I am cheating a bit with this last disease; most cases have been seen in domestic shorthaired cats. Proliferative necrotizing otitis of kittens is a rare, highly characteristic syndrome of unknown etiology. An immunologic basis is suspected since the syndrome bears some resemblance on biopsy to hyperkeratotic erythema multiforme. At this time, there is no evidence to link this syndrome to infectious viral diseases. PCR testing for feline herpesvirus 1 has been negative in a small number of cats. Papillomavirus immunohistochemistry also has been negative. It is unknown whether heredity has an influence.

 Clinical features: erythematous, well-demarcated plaques with adherent, thick keratinous debris develop on the medial aspect of the pinnae, the entrance to the auditory canal, and in some cats, the preauricular region of the face. Lesions develop rapidly and coalesce creating annular or serpiginous borders. Adherent crusts cover the lesions and become trapped in the hair coat. Erosion and ulceration occur as the syndrome progresses. The syndrome usually is asymptomatic. Mild pruritus or discomfort is noted when ulceration is present.

 Progression: lesions develop in kittens between 2 months and 6 months of age and regress spontaneously between 1 and 2 years of age.

 Signalment predilections: the syndrome is seen only in cats less than one year of age. Most cases have occurred in domestic shorthaired cats.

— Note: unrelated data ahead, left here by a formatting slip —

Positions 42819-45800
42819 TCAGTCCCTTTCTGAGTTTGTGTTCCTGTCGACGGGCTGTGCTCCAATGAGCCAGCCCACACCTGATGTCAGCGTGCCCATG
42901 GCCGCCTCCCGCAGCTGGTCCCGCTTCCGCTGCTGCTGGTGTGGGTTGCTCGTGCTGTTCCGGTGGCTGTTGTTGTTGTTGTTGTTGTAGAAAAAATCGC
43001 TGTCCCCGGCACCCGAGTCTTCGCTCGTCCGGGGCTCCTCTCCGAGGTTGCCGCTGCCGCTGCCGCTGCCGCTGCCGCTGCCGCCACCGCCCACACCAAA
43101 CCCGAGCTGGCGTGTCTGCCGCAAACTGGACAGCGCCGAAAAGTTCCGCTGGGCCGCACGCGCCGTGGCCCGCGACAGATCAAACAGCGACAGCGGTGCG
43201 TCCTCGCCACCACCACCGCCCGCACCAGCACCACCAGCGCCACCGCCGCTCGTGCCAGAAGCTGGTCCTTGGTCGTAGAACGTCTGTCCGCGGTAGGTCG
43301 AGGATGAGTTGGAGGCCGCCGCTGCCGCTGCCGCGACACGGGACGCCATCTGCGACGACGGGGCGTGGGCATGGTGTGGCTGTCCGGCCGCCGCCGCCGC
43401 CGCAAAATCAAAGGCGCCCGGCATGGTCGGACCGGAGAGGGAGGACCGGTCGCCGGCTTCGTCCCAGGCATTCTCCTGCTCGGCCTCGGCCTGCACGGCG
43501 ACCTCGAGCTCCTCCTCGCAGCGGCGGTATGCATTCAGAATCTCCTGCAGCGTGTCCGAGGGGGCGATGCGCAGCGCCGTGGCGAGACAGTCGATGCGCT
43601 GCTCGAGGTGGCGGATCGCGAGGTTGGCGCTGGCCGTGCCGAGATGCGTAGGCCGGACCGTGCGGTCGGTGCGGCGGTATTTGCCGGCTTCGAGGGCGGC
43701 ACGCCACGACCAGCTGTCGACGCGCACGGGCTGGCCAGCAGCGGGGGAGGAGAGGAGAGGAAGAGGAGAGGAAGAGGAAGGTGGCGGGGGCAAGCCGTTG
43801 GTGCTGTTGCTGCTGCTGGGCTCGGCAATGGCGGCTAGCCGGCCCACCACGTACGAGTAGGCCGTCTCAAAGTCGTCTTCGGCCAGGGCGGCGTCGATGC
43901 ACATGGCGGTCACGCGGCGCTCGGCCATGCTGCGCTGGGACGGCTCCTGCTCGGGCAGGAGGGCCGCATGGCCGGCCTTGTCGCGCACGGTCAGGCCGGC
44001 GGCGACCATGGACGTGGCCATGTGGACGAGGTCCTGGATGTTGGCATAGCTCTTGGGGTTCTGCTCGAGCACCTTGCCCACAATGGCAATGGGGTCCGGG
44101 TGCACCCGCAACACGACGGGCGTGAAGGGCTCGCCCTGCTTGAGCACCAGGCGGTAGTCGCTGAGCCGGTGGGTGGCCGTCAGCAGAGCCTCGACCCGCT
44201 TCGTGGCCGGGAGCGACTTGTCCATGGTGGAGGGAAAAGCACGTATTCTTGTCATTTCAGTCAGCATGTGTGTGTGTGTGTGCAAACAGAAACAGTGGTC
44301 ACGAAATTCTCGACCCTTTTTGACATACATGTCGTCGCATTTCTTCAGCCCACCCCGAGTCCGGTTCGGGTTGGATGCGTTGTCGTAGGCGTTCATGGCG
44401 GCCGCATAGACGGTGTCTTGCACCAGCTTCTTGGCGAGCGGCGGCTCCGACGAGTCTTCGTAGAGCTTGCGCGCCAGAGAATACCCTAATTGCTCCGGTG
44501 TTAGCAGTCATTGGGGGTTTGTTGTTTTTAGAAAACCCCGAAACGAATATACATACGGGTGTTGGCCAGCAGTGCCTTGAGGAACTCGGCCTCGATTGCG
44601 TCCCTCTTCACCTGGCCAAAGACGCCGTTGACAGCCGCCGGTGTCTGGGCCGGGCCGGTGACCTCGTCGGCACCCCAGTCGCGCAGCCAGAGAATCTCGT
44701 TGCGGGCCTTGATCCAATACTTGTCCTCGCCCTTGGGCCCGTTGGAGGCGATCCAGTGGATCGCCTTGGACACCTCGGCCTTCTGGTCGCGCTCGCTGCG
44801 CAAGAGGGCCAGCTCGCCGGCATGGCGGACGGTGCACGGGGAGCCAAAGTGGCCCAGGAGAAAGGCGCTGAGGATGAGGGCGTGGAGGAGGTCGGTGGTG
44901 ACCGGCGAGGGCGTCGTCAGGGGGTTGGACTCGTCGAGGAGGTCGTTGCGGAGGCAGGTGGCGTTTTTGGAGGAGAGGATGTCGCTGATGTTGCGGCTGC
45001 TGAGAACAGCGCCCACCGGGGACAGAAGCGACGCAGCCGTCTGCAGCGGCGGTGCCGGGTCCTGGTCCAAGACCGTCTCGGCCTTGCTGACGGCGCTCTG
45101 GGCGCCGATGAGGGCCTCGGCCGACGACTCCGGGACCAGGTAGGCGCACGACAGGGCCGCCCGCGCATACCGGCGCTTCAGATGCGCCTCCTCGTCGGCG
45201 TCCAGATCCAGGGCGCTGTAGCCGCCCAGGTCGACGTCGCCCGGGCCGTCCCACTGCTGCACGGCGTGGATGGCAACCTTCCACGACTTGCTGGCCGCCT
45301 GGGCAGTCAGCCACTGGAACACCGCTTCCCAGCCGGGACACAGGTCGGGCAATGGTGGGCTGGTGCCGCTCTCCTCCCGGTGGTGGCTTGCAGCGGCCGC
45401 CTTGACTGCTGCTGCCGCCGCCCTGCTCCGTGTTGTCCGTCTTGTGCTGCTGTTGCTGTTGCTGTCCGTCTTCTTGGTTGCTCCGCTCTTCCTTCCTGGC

Differential diagnosis: proliferative necrotizing otitis of kittens is visually distinctive. Diagnosis is confirmed by skin biopsy.

 Proliferative necrotizing otitis of kittens is highly visually distinctive. The authors have not seen lesions with these clinical characteristics in the context of other diseases. Diagnosis is confirmed by skin biopsy. Therapy: palliative only, no known successful therapy.


Nasal Parakeratosis of Labrador Retrievers

1.  Page N, Paradis M, Lapointe J-M, et al. (2003) Hereditary nasal parakeratosis in Labrador Retrievers. Vet Dermatol, 14, 103-10.

2.  Peters J, Scott DW, Erb HN, et al. (2003) Hereditary nasal parakeratosis in Labrador retrievers: 11 new cases and a retrospective study on the presence of accumulations of serum ('serum lakes') in the epidermis of parakeratotic dermatoses and inflamed nasal plana in dogs. Vet Dermatol, 14,197-203.

Proliferative Arteritis of the Nasal Philtrum

1.  Torres SM, Brien TO, Scott DW. (2002) Dermal arteritis of the nasal philtrum in a Giant Schnauzer and three Saint Bernard dogs. Vet Dermatol,13, 275-81.

Ulcerative Planum Nasale of the Bengal Cat

1.  Bergvall K. (2004) A novel ulcerative nasal dermatitis of Bengal cats. Vet Dermatol, 15 (Supp 1), 28(abstract).

2.  Auxilia ST, Abramo RF, Ficker C, et al. (2004)Juvenile idiopathic nasal scaling in three Bengal cats. Vet Dermatol, 15 (Supp 1),52 (abstract).

Facial Dermatitis of Persian and Himalayan Cats

1.  Bond R, Curtis CF, Ferguson EA, et al. (2000)An idiopathic facial dermatitis of Persian cats. Vet Dermatol,11,35-41.

2.  Paradis M & Scott DW. (1990) Hereditary primary seborrhea oleosa in Persian cats. Feline Pract,18,1,17-20.

Proliferative Necrotizing Otitis of Kittens

1.  Power HT. (1998) Newly recognized feline skin diseases. In: 14th Proceed. AAVD/ACVD,p.27-32, San Antonio, Texas.

2.  Gross TL, Ihrke PJ, Walder EJ, Affolter VK. Skin Diseases of the Dog and Cat. Clinical & Histopathologic Diagnosis. Blackwell Scientific, pp 79-80, 112-116,170-172,255-256, 2005.

Speaker Information
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Peter J Ihrke, VMD, DACVD
School of Veterinary Medicine
University of California
Davis, California, USA